Barbara Ryan from Randolph, NJ, whose husband John was diagnosed with early onset Parkinson’s Disease nine years ago, shared his story, “We had to declare bankruptcy because his medicine is very expensive – the one he’s on was costing us $1,600 a month, and he takes two others on top of that,” she said. “He was having some problems with working, so he had to switch jobs, and I was working for a company that was declining and not doing very well – they declared bankruptcy. So our house went on foreclosure and now we’re starting over and catching up, but still continuing to pay the high price for pharmaceutical medication.”


Jeffrey Graciano, a Pharmacist in Weekhawken, spends a lot of his day working with doctors and insurance companies to get medications approved on behalf of his customers.  Often, he said, “even when we are able to get them approved, they still cost thousands of dollars a month.   I’m so glad we’re talking about this.  It’s terrible to see patients who need life-saving medications – some as simple as an Epi-pen – struggle to pay for them.  We live in the United States of America.  People should have access to medication without question.”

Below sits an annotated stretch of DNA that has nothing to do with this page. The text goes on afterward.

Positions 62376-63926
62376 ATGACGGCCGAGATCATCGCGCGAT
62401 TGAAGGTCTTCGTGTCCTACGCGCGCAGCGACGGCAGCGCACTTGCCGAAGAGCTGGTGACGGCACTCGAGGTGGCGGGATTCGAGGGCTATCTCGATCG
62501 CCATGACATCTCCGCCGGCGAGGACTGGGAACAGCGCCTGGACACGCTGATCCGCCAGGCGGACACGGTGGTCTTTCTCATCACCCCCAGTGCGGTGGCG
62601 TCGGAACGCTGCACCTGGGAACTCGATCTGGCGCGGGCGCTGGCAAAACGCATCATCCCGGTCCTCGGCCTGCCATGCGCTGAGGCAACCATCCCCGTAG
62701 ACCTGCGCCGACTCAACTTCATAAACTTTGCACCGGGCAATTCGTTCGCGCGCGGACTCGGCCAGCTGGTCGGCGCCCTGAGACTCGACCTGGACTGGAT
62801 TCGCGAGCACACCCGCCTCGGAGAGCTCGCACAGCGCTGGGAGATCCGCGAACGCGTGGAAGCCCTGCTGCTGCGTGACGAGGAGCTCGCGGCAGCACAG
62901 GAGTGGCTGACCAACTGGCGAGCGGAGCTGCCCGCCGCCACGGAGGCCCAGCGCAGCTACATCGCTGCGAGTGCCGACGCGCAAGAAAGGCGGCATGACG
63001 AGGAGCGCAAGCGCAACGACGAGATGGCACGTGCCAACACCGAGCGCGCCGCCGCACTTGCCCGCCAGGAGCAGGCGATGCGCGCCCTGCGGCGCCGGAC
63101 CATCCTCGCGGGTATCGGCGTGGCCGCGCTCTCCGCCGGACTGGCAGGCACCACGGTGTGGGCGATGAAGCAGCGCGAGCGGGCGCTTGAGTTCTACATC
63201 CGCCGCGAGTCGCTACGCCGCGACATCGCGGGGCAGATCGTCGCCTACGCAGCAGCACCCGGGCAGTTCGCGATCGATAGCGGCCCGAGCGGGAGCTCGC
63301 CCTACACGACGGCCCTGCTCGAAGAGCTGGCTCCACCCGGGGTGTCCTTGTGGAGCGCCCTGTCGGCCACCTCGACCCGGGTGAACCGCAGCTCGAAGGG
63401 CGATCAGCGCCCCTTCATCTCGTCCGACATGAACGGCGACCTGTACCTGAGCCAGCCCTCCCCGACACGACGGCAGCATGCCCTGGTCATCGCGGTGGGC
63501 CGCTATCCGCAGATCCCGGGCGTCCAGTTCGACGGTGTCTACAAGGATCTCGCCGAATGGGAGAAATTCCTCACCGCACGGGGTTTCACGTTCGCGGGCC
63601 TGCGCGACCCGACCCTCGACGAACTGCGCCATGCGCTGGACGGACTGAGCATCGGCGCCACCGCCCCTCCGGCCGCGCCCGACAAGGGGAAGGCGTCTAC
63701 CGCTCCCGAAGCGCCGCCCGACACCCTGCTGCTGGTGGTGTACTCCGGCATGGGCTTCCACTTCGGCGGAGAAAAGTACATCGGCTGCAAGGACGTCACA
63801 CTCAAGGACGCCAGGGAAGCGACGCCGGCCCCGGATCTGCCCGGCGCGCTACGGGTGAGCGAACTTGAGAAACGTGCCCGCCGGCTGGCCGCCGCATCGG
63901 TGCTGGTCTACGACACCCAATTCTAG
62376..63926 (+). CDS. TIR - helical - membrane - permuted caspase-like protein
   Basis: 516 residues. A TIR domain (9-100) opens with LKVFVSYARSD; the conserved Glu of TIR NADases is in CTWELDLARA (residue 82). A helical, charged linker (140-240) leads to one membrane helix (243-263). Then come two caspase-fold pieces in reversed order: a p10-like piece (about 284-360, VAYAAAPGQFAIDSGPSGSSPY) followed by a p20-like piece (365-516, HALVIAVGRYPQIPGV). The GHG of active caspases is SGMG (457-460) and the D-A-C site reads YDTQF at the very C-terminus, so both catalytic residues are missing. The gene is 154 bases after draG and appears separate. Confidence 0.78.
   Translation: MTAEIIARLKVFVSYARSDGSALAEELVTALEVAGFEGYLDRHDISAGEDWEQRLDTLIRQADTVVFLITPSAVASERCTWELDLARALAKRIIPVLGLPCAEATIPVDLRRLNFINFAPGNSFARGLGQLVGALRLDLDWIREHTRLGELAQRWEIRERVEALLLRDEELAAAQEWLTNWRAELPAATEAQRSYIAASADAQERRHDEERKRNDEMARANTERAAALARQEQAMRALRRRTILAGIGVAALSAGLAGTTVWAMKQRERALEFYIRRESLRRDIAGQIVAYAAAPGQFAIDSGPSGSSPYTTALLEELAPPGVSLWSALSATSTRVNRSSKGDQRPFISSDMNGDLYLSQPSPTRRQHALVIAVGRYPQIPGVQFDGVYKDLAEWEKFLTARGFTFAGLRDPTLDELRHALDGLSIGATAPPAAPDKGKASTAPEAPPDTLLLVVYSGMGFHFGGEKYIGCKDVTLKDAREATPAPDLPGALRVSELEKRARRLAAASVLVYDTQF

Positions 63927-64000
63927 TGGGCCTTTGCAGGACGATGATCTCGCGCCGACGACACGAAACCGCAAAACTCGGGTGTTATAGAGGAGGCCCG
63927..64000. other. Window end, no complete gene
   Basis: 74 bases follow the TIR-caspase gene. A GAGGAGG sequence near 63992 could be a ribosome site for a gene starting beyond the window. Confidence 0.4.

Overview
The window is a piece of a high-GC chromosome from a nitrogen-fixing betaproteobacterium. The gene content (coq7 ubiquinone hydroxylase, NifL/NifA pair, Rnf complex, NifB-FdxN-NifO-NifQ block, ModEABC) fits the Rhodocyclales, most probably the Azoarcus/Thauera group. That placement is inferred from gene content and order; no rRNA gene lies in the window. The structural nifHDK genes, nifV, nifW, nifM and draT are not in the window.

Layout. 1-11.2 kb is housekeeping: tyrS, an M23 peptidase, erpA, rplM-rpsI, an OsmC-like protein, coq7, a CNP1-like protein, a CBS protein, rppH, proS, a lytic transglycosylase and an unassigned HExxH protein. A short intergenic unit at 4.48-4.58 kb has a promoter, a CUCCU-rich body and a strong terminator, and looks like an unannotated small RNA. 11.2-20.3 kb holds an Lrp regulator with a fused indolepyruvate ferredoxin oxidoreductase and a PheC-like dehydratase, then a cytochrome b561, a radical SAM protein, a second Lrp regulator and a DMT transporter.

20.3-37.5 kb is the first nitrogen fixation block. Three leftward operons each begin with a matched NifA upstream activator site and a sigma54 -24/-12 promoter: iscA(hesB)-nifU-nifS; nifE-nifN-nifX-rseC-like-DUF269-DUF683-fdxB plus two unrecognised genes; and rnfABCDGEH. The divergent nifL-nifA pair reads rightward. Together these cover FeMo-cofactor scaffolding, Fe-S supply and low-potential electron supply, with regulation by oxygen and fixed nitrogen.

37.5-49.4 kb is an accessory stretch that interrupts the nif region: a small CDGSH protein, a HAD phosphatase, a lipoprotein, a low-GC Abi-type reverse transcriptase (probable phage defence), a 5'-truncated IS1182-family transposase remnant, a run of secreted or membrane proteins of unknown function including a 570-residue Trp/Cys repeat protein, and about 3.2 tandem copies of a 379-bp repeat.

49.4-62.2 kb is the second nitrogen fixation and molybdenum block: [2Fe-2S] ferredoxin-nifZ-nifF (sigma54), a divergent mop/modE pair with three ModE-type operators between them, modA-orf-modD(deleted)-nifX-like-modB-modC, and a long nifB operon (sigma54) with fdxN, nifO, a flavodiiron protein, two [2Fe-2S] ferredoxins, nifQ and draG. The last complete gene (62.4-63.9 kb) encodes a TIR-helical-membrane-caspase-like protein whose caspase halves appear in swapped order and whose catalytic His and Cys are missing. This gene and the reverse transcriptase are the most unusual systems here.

The Stopping the Pharmaceutical Industry from Keeping Drugs Expensive (SPIKE) Act, introduced by Sen. Ron Wyden (D-Ore.), would require pharmaceutical companies who engage in price-gouging to explain to the public their reasons for hiking the prices of their medications when those increases exceed a certain benchmark.  Specifically, it would apply to the most expensive medicines that have seen increases of over 15% in a year or 50% in five years, and drugs costing at least $10 per dose that have doubled in price within a year or tripled within five years. The bill calls for the Centers for Medicare and Medicaid Services (CMS) to publish each submission, together with an easily understandable summary, on its website. Manufacturers that fail to comply would be subject to civil monetary penalties. Under current law, drug manufacturers are not required to public report their price increases and there are no deterrents for price spikes.